Dig into the mysteries of Aztec history right here! What was ancient Aztec art and culture like? What about the Aztec religion? And the legendary Aztec sacrifices?
The Aztec Empire was peopled by a group that was once nomadic, the Mexicas. Their chroniclers told them that after their long journey from Aztlán, they found themselves to be outcasts, until they found the sign sent to them by their god Huitzilopochtli, and began to build their city. And so the Mexica peoples continued, and the Aztec Empire began.
The city of Tenochitlan was soon to become one of the largest cities in the world. The power of the Mexica peoples became more consolidated, and they began to form alliances. Their military power grew as well, and they began to conquer peoples in the surrounding areas.
At the height of its power, the Aztec Empire was organized and strong, but ruled with fear. In 1519, a clash of cultures was to take place, unlike anything before it. Although there was much tragedy in both the Spanish and Aztec empires before this, the meeting of the two civilizations was disastrous. In a few short years, the culture and structure of one of histories greatest empires would have virtually vanished.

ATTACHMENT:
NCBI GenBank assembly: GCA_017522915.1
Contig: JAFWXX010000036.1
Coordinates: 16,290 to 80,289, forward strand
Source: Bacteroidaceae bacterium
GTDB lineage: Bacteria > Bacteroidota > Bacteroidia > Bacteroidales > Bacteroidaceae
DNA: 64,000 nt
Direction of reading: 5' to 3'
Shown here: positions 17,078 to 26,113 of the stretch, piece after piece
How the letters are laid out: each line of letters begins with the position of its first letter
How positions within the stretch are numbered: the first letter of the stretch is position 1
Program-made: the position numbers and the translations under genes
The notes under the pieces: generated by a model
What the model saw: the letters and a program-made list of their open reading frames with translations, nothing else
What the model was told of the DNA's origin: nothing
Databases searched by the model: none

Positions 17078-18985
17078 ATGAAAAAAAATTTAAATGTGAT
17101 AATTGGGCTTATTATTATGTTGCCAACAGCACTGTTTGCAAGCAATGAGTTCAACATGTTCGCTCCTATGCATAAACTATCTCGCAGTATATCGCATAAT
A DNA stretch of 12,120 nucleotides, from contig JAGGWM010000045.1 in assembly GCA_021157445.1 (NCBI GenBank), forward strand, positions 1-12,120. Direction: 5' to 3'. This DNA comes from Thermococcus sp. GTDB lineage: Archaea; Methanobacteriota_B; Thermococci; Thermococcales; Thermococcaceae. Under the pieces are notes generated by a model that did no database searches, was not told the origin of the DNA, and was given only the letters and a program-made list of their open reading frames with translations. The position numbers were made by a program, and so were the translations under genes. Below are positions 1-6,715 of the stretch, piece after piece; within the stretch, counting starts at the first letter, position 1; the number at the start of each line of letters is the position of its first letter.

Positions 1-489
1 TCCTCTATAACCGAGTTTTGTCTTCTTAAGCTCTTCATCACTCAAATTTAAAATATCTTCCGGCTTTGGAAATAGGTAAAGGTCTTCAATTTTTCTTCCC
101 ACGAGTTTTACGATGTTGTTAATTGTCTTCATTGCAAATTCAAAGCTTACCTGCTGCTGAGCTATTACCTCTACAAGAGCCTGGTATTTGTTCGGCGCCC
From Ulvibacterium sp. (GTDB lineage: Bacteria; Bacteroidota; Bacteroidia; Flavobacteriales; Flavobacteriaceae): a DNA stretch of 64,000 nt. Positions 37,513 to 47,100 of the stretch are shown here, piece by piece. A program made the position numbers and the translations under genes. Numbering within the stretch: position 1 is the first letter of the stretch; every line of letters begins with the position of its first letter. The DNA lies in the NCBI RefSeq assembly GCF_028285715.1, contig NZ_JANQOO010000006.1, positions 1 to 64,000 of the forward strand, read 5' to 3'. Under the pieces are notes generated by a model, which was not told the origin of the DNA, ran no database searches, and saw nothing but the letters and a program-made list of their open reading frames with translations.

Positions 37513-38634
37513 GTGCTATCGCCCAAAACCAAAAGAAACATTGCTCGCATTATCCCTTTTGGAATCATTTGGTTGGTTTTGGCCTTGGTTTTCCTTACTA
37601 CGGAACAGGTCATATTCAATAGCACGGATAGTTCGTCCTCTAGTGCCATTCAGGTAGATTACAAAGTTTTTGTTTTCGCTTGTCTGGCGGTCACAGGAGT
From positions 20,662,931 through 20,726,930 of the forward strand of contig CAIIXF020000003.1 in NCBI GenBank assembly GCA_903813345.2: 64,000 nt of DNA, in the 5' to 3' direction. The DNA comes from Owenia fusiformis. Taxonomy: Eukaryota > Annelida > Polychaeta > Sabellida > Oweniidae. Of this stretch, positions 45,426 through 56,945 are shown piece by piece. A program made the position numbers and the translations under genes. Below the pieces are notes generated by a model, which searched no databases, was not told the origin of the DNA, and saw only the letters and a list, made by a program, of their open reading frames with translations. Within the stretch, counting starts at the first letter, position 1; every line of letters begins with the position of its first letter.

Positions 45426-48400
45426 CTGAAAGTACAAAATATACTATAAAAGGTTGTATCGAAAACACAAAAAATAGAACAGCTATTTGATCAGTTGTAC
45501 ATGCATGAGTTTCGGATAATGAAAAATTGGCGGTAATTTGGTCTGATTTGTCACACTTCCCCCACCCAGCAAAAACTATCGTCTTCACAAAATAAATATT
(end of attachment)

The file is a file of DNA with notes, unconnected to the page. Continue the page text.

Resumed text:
Most people today are somewhat familiar with the Aztec empire. But it may surprise you to know that there is a great deal of disagreement over what kind of an “empire” it really was. This Aztec empire history may surprise you.Of course, even the term Aztec is a bit misleading. It’s a name that is used for a group of peoples in Central Mexico, but really there wasn’t any one people group that was “Aztec”. The Mexica people were at the heart of the empire, but there were many other cultures that formed the civilization that the Spanish were to discover.
Many years after the Mexica people first built their proud city, Tenochtitlan (later to become Mexico City), they formed an alliance with two other cities – Texcoco (Tetzcoco) and Tlacopan (these three cities are shown as yellow dots in the map above). This Triple Alliance was to rule the Valley of Mexico until the Spanish arrived. However, over time one city become the most powerful – Tenochtitlan. It would become the heart of the Aztec civilization.